The hotel is very atrractive and resort-ish with low-rise angled buildings situated around a central courtyard with a very unconventionallly-shaped pool. The pool has a bar in it. The hotel looks like a nice place to stay, although I didn't get the chance to see any of the rooms. There is a buffet and snack bar and probably some other food options in the casino, although I didn't try any of them.

Harrah's lives up to its reputation as the middle-market king in Phoenix. I would only recommend driving out to Maricopa if you are a fan of their properties, have a diamond card, or can otherwise get a free or discounted hotel room.
"Dice, verily, are armed with goads and driving-hooks, deceiving and tormenting, causing grievous woe." -Rig Veda 10.34.4
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August 7th, 2011 at 1:35:16 PM permalink
Thanks for the reviews teddys, great stuff. A friend of mine just bought a place in Arizona about 8 months ago and we go down there every month or so to play golf (46 degrees last month!!!). I didn't know about all of the casino options so I appreciate this thread. We visited the Ak-Chin last time and it's pretty much exactly as you described it; small, mid-market but a decent atmosphere. I'll second what teddys said about the speed limits (at least in this area of the state) as we drove to and from the Ak-Chin through the Native communities and the speed limit changed at least 4 or 5 times along the way, from as high as 70mph to as low as 25mph at times (if memory serves). You've really got to keep your eyes open for the signs as I suspect that the local law enforcement is ready to pounce on unsuspecting motorists.

On an unrelated note, as I drove through the small towns along the way, we passed a couple of cemetaries and I noticed that all of the grave sites were RAISED piles of dirt, almost as if the body wasn't buried in a hole but rather simply laid on the ground and covered with sand. Has anyone else noticed this and is there an obvious explanation I'm missing or is there a shortage of shovels in the state?
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August 7th, 2011 at 2:34:04 PM permalink
Thanks for the report, makes me remember there are still parts of Phoenix that I miss. I used to live minutes from Vee Queeva. It is as you say a small, locals joint. Though when youy are local you don't mind so much. If anyone else is doing the "tour" you did, there is a "back way" to Ak Chin from Vee Queeva if you turn left out of Vee Queeva and follow that road. In the days of GPS it will not be a problem, but when I lived there GPS was new and I had to be told about it.

And do watch that "pacing the car" thing going to Ak Chin. Maricopa City is isolated and only grew because it was the last place in the city where you could get a house <$200K before the crash. At least once I was "pacing" traffic and wondered why the car was so noisy. Looked ad the speedometer and was doing nearly 100!
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August 7th, 2011 at 4:41:12 PM permalink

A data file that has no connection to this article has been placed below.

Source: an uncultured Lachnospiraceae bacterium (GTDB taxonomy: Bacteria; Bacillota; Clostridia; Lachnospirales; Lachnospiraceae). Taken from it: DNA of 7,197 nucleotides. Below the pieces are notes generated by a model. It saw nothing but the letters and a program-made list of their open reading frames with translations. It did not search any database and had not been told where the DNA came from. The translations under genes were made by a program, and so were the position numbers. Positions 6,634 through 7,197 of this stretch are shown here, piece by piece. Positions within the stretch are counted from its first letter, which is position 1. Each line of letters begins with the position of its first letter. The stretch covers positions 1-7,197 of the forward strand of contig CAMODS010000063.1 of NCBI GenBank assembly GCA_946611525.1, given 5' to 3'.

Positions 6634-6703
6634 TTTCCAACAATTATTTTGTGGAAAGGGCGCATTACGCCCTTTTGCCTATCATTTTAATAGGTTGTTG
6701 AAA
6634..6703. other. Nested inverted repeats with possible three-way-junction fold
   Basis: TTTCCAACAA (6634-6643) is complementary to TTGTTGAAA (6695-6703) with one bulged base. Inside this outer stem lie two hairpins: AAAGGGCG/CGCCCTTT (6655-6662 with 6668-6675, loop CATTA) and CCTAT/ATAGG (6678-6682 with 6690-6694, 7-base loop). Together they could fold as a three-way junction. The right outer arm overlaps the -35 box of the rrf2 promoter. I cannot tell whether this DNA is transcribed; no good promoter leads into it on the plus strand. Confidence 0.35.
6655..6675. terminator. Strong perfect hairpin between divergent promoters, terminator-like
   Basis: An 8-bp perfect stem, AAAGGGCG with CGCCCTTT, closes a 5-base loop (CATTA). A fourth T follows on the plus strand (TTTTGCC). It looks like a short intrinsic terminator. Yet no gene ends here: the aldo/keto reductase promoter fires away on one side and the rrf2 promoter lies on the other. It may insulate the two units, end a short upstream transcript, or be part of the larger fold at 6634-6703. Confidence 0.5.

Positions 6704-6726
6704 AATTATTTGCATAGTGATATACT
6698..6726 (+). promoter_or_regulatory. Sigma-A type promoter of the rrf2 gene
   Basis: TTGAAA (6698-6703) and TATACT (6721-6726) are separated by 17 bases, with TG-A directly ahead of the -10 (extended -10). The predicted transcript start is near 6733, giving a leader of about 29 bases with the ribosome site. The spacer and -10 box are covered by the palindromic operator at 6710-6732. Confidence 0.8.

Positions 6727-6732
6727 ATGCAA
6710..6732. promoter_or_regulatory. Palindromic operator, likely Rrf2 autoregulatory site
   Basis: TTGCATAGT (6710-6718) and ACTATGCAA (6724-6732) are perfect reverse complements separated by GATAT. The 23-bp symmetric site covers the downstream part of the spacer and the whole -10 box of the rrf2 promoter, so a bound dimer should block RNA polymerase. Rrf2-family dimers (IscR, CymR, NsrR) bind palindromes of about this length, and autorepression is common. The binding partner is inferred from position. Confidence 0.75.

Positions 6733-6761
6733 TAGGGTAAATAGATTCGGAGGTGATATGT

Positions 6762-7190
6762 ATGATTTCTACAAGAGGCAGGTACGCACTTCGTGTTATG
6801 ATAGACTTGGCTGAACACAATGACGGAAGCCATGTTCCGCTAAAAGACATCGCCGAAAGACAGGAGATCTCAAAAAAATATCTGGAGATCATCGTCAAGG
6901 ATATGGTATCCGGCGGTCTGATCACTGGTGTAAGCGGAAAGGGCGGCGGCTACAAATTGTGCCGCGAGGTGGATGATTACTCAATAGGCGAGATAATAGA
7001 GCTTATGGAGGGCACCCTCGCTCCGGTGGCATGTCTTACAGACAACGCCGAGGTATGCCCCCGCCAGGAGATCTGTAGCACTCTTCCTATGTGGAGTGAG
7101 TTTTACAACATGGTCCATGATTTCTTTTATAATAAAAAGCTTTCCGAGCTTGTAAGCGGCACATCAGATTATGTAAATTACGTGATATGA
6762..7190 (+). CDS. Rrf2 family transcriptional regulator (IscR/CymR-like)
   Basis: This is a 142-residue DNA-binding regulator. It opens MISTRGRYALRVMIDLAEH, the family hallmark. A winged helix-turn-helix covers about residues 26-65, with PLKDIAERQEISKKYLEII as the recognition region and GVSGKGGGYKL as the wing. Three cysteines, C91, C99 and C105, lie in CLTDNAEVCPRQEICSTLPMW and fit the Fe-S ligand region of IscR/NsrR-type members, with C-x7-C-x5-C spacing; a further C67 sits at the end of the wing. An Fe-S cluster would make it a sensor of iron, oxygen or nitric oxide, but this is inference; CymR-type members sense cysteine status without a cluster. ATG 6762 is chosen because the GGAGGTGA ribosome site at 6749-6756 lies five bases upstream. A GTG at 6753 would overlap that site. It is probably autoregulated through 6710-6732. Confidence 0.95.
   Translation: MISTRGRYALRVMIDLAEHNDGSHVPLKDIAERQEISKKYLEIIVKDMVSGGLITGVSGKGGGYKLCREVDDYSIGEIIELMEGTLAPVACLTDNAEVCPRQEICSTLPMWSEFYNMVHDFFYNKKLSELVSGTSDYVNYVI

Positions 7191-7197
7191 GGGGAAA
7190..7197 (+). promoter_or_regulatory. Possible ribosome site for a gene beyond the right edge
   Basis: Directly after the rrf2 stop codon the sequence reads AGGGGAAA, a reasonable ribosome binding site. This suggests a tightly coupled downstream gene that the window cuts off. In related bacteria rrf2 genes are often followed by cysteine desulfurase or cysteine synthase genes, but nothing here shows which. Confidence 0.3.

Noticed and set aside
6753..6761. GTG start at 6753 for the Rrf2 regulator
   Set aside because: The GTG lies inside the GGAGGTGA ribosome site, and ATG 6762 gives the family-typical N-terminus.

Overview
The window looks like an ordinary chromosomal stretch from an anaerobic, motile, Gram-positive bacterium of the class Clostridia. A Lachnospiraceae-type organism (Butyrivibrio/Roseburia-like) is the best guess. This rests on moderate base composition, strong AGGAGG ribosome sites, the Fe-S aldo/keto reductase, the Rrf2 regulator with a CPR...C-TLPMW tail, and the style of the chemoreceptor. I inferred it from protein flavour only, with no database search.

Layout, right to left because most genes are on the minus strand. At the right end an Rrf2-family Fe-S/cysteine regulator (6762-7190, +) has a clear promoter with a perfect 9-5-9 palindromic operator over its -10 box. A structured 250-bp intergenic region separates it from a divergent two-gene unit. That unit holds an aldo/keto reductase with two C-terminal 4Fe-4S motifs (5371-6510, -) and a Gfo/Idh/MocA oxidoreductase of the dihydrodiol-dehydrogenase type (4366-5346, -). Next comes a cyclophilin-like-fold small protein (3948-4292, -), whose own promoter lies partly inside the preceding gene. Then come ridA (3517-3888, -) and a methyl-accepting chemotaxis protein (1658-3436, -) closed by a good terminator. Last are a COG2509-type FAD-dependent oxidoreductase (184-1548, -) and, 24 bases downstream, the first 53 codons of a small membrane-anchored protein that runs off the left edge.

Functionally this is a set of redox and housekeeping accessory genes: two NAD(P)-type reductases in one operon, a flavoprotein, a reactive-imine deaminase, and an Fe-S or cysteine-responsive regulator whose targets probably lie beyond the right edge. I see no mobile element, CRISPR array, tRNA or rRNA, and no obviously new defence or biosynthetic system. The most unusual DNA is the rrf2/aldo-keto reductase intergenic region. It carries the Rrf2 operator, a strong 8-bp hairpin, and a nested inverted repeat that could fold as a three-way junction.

While I fairly well agree with the reviews, especially that of Vee Quiva, I would also mention that VQ has a poker room. While it does not compare to the size of the GR or TSR poker rooms, it *can* be a nice one. It seems, at least to me, that the staff is much friendlier to regular than to newcomers. Also, they have some decent tournaments, which are nice again because the size is smaller than the other poker rooms in the valley.
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January 13th, 2014 at 8:19:33 PM permalink
I am in Phoenix for a few weeks for work and have decided to head out to ak chin on Thursday night and spend the night. I was wondering if anyone had updated information on the resort, specifically what if any diamond benefits I should be aware of. Also wondering if the tower rooms or the resort rooms are nicer. Any decent low variance video poker at the quarter level?
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January 14th, 2014 at 12:26:45 PM permalink

Obligatory Joke:

I went to a restaurant that serves "breakfast at any time." So I ordered French Toast during the Renaissance.
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January 14th, 2014 at 9:19:58 PM permalink
I am assuming you're going to harrahs only because you are getting a free room? If you're not getting a room then just go to the casino arizona at talking stick.

Edit: I don't have anything to add about harrahs. Sorry. I haven't been there in like 3 years, mostly because it is a long drive and talking stick has to be one of the nicest casino resorts not in Las Vegas.
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May 19th, 2019 at 12:35:38 PM permalink
Not sure if anything has changed at AK-Chin, but I visited it for the first time recently now that I live in the valley. Diamond players get two free drink tickets, and then one for every 50 TC you earn. I didn't use all of mine, so its still pretty liberal for a state that doesn't give out free drinks. Biggest issue is stopping play to go stand in line to get more drink tickets. Nice to be able to order from a machine, though. Not sure I'll go back, except to take advantage of promotions. Too far away for "Harrah's Odds." (When was the last time you saw that phrase?)